About Francesco Azzola

I'm a senior software engineer with more than 15 yrs old experience in JEE architecture. I'm SCEA certified (Sun Certified Enterprise Architect), SCWCD, SCJP. I'm an android enthusiast and i've worked for long time in the mobile development field.

Parsing HTML in Android with Jsoup

In this post, I want to describe how to use JSoup in Android. JSoup is a Java library that helps us to extract and manipulate HTML file. There are some situations when we want to parse and extract some information from and HTML page instead of render it. In this case we can use JSoup that has a set of powerful API very easy to use and integrate in our Android projects. In this post we will discuss how to setup and Android project that uses JSoup and how to extract some information.

JSoup introduction

As said JSoup is a Java library providing a set of API to extract and manipulate HTML files. There are several methods to read and parse an HTML page; in our case we want to retrieve it from a remote server and then we have to provide an URL. If we want to parse the page as DOM,we have:

Document doc  = Jsoup.connect(URL).get();

where doc is an instance of Document class that holds the document retrieved. Now we have our document and we are free to extract information. We can retrieve the title or other information using the HTML tags.

For example if we want to get all the tag named meta, we have:

Elements metaElems = doc.select("meta");

where select is the method to use when we want to get tags using CSS-query. For example, if we want to retrieve the attribute value from a tag we have:

String name = metaElem.attr("name");

where name is the attribute name. Moreover, we can select all the elements in an HTML page that have a specific CSS class value. For example in this website there are some elements that has a CSS class equals to ‘ topic’, so we have:

Elements topicList = doc.select("h2.topic");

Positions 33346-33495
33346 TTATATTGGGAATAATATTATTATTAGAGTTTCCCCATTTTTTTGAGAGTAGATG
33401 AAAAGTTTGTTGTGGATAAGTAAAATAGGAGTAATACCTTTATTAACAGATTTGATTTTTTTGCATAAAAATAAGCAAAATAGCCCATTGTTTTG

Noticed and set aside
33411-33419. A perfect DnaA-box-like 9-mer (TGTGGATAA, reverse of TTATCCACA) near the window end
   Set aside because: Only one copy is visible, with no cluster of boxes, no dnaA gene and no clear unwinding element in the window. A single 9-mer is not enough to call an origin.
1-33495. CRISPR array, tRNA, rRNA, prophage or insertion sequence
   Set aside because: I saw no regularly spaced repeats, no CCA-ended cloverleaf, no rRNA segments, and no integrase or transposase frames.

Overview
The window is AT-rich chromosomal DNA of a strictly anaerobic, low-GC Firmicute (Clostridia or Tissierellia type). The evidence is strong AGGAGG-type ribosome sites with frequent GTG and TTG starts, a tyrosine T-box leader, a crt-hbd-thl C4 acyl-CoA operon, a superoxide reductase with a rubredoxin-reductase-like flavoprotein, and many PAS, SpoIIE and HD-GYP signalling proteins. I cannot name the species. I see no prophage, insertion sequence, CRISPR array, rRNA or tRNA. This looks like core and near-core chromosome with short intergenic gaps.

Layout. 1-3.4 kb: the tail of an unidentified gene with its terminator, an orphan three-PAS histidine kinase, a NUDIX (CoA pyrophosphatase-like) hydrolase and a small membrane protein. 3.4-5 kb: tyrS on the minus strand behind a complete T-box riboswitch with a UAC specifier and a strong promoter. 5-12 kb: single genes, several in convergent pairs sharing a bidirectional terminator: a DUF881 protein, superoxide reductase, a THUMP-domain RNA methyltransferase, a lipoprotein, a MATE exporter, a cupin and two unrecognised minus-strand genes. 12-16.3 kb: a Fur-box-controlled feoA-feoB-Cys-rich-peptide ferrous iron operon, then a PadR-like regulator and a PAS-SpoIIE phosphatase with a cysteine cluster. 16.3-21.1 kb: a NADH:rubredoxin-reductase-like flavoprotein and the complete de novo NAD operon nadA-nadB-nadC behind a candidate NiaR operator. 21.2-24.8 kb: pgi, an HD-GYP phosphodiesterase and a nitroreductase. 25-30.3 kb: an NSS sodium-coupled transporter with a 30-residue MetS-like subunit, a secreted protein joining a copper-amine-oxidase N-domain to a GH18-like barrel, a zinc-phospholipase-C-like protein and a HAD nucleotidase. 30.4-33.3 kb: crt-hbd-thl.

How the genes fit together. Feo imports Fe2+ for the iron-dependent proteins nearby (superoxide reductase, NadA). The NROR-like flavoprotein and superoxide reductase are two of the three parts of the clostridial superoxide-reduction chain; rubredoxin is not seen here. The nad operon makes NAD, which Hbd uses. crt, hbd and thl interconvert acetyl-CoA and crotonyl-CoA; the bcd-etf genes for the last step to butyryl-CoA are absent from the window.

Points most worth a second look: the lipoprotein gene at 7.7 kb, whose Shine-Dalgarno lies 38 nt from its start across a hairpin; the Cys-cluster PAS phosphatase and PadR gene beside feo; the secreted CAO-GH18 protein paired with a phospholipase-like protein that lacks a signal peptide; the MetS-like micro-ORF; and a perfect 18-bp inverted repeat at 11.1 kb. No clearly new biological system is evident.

where we select just the h2 tag having a class named topic.

If you want to have more information follow this link.

Setup the project and integrate JSoup

The first thing, we have to do is creating a standard Android project that contains a simple Activity, I will assume you are using Android Studio to do it. Once your project is ready, we have to add the JSoup dependency. So open build.gradle file and in the dependency section add:

compile 'org.jsoup:jsoup:1.7.3'

so we have:

dependencies {
    compile fileTree(dir: 'libs', include: ['*.jar'])
    compile 'com.android.support:appcompat-v7:19.+'
    compile 'org.jsoup:jsoup:1.7.3'
}

Now we are ready to use JSoup API.

Creating the App

Once we know some basic information about JSoup API, we can start coding our app. At the end we will obtain:

android_jsoup_app4

The first thing to have in mind is that we are calling a remote website, so we can’t use our JSoup API in the main thread otherwise we could have ANR problems, so in this example we will use an AsyncTask.

As you can see the layout is very simple: we have an EditText to insert the URL, a button to lunch the HTML parsing and another EditText to show the results. In the main activity we have:

@Override
protected void onCreate(Bundle savedInstanceState) {
     ...

    final EditText edtUrl = (EditText) findViewById(R.id.edtURL);
    Button btnGo = (Button) findViewById(R.id.btnGo);
    respText = (EditText) findViewById(R.id.edtResp);
    btnGo.setOnClickListener(new View.OnClickListener() {